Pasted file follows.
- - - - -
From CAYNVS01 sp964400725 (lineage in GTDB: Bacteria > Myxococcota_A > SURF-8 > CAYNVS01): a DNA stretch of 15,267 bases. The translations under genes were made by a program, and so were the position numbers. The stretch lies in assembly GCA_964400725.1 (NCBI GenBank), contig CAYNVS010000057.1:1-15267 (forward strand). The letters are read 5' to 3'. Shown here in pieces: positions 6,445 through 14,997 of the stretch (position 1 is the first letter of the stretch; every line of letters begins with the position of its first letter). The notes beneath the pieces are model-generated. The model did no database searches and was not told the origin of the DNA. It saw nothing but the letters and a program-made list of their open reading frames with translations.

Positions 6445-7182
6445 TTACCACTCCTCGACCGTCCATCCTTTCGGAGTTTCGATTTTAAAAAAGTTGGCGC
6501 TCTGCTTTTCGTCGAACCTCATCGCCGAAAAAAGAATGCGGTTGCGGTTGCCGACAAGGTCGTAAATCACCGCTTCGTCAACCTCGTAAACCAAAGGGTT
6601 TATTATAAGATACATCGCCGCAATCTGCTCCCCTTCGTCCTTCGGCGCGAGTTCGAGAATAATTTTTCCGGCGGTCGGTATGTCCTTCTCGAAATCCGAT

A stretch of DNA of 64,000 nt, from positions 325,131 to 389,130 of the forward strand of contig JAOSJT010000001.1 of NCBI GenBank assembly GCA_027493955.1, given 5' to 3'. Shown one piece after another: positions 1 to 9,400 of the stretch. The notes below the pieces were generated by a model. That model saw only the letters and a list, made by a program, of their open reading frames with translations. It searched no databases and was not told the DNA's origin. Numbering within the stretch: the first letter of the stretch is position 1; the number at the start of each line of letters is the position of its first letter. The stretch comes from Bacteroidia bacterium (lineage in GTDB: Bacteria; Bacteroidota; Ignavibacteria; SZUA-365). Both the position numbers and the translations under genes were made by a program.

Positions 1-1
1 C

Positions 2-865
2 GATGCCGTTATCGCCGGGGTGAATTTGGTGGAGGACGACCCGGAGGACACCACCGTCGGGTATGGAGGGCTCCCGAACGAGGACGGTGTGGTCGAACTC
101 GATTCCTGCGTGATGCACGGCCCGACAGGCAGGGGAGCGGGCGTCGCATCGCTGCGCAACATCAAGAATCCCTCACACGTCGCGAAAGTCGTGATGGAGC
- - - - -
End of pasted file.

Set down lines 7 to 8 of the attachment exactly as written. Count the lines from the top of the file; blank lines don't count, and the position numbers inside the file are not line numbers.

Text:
Positions 1-1
1 C